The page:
Kindly take a moment to study MISHNAS CHAYIM in the merit of
שמחה בן יעקב ע”ה
a fellow Jew who passed away with no relatives to arrange Torah study on behalf of his Neshamah
One of the foremost talmidim of the Vilna Gaon was R’ Zalman Volozhiner (brother of R’ Chaim Volozhiner, originator of the Lithuanian yeshiva system). Many things have been said about R’ Zalman. He was a tremendous, holy tzaddik; his diligence in learning was unparalleled; he was as fluent in the entire Tanach, Shas, Medrash, and Poskim, as we are in the Ashrei prayer.
One area in which R’ Zalman most certainly did not excel was physical strength; he sat and learned Torah for hours on end, hardly eating or sleeping. Surely, R’ Zalman did not possess burly biceps.
Yet, consider the following testimonial regarding this noble soul (Toldos Adam, ch.15): One time, in the course of his learning, R’ Zalman needed to consult a certain rare volume. He knew that the sefer was located in a particular room, but there was one obstacle: a large dresser blocked the way. The prospect of moving the dresser was quite daunting; normally, it required three people to lift it. R’ Zalman, however, needed that particular sefer.
Contemplating his dilemma, R’ Zalman turned his thoughts to a possuk in Devarim. The possuk tells us, “It (the Torah) is not in Heaven” (30:12); Torah is attainable on earth, precluding the necessity to reach Heaven to find it. The Gemara (Eruvin 55a) infers from this verse, however, that had the Torah been in Heaven, we would have been obligated to go there to acquire it. Through this terminology, Chazal emphasize the degree to which a person must exert himself to attain proficiency in Torah.
R’ Zalman, thirsting for the clarity that he knew the volume would provide, began reciting this ma’amar Chazal over and over again, concentrating on its message with increasing intensity. Suddenly, he rushed over to the dresser and single-handedly lifted it into the air, clearing the way to his beloved sefer.
How could a Talmud scholar, most likely devoid of any muscular power of note, be capable of hoisting a piece of furniture which normally required the efforts of three men, simply because he wanted to?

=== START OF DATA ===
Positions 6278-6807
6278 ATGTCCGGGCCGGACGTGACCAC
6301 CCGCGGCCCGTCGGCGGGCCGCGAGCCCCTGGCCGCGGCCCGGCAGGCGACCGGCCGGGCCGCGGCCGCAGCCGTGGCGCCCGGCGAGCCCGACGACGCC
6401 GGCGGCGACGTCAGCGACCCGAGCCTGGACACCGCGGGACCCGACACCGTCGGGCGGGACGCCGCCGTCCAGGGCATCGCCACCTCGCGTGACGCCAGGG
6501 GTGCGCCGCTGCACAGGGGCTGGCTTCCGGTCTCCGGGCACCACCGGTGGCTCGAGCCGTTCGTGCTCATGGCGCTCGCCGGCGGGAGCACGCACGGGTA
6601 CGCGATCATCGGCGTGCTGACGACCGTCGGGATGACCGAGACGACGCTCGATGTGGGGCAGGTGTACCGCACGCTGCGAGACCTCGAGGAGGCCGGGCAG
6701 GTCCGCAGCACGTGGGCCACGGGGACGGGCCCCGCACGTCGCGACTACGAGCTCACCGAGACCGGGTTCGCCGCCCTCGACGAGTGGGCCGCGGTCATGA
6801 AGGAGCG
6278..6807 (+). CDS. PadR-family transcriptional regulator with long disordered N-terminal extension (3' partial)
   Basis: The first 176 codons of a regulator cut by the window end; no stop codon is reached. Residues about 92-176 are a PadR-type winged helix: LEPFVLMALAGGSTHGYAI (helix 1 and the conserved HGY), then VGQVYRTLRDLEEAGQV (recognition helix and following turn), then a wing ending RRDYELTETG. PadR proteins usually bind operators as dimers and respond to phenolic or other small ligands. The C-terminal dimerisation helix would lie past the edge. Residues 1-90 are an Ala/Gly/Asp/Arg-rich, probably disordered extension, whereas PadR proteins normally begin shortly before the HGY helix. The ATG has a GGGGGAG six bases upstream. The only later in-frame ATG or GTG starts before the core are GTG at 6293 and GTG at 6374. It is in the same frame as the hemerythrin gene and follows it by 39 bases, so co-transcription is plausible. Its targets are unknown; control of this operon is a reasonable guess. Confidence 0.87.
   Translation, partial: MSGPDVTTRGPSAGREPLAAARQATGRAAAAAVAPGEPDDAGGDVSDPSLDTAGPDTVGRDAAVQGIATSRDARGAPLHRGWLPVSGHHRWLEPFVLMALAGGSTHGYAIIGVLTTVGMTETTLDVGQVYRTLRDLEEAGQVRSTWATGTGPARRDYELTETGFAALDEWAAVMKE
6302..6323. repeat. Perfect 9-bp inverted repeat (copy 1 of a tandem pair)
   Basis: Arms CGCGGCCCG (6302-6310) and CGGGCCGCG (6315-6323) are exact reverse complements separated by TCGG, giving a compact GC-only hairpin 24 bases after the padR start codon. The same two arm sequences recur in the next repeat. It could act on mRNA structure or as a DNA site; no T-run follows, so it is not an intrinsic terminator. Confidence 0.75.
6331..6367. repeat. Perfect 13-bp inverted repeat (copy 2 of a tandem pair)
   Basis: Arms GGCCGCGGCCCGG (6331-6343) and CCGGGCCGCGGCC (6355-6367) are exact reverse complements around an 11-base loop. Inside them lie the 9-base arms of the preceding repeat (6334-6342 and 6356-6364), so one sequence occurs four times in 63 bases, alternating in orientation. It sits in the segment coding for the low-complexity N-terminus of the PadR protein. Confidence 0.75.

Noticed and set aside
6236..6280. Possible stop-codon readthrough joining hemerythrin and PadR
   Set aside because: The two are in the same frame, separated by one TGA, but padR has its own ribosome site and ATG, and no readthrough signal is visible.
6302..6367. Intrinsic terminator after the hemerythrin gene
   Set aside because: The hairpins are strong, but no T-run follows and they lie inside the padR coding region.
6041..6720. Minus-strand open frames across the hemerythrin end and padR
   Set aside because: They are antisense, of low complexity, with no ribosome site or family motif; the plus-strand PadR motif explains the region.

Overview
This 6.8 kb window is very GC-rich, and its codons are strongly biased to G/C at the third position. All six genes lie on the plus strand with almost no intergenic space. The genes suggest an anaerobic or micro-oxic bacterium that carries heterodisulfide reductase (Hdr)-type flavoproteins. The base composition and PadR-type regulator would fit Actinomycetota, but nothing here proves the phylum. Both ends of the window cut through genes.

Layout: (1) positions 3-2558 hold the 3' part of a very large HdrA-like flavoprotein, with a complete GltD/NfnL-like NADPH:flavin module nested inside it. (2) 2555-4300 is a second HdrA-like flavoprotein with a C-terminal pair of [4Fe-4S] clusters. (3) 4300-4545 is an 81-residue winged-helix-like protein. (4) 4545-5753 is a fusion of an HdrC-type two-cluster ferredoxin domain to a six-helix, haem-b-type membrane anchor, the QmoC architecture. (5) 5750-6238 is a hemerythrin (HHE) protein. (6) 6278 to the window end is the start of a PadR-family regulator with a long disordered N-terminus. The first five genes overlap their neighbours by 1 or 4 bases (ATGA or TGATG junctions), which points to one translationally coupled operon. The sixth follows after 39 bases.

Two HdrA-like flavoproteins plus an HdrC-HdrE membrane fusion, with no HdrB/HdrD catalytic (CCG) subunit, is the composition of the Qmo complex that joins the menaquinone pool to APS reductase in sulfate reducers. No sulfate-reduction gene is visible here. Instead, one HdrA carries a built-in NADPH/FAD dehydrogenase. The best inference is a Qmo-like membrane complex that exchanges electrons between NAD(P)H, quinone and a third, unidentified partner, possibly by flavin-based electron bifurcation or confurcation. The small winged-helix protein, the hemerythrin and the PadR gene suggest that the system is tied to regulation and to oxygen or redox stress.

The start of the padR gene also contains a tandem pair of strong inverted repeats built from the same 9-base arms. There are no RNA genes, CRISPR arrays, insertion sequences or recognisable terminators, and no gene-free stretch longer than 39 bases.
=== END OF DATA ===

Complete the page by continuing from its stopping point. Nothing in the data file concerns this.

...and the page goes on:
The answer to this question may lie in this week’s parsha. When the donated materials for the mishkan were assembled, Moshe Rabbeinu called upon the builders to begin their work. The possuk (Shemos 36:2) states:
וַיִקְרָא מֹשֶה… אֶל כָל־אִ יש חֲכַם־לֵב אֲשֶר נָתַן יְהוָֹה חָכְמָה בְלִבוֹ כֹל אֲשֶר נְשָאוֹ לִבוֹ לְקָרְבָה אֶל־הַמְלָאכָה לַעֲשֹת אֹתָה:
“And Moshe called….to all the wise of heart, whose hearts had been imbued with wisdom by Hashem; anyone whose spirit had yearned to approach and participate in the task.”
The Chofetz Chaim (Toras Habayis, ch.7, footnote) calls our attention to a remarkable lesson within this verse. How did the builders know how to perform the intricate tasks required for fashioning the mishkan? They simply yearned to know, and their hearts automatically were filled with the pertinent knowledge. When a Yid has a real and burning desire to accomplish something in Torah study or service of Hashem, Hashem grants him the ability to attain higher levels. When a person aspires to levels which are beyond his innate capabilities, Hashem helps him to achieve his goals; even if that means granting him superhuman strength or special knowledge.
The Mishnah in Berachos 5:1 states:
אֵין עוֹמְדִין לְהִתְפַלֵל אֶלָא מִתוֹךְ כֹבֶד רֹאש. חֲסִידִים הָרִאשוֹנִים הָיו שוֹהִים שָעָה אַחַת ומִתְפַלְלִים, כְדֵי שֶיְכַוְנו אֶת לִבָם לַמָקוֹם.
“One may only begin to daven if he is in the proper, serious frame of mind. The pious men of yore would meditate for a full hour before beginning to pray, in order to properly direct their hearts to Hashem.”
The Gemara (ibid. 32b) depicts the full scope of the devotion of these pious men. They would meditate for one hour prior to prayer; they would pray for one hour; and then they would meditate for an hour following prayer. Since they followed this routine for shacharis, minchah, and ma’ariv, they would end up dedicating nine hours each day to prayer. If the overwhelming majority of these pious men’s waking hours were spent immersed in these devotional activities, when did they have time to become talmidei chachamim?
The Gemara answers that these men were granted special Siyata D’Shmaya, and were able to accomplish in a short time what another person would accomplish after many consecutive hours of intense toil. R’ Aharon Kotler (Mishnas R’ Aharon, vol. 1, p. 71) perceives another manifestation of our theme within this Gemara. The pious men possessed an overwhelming desire to know Hashem and become close to Him; therefore, Hashem blessed them with an uncanny ability to attain knowledge of His Word.
All too often, people become complacent with mediocrity. Goals such as completing Shas, improving a particular middah, or strengthening our observance of mitzvos seem unrealistic and unattainable. However, Chazal assure us that if we foster a true yearning to attain higher levels, and remain diligent and consistent in this endeavor, Hashem will afford us the ability to accomplish well beyond our wildest dreams.
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The words of this author reflect his/her own opinions and do not necessarily represent the official position of the Orthodox Union.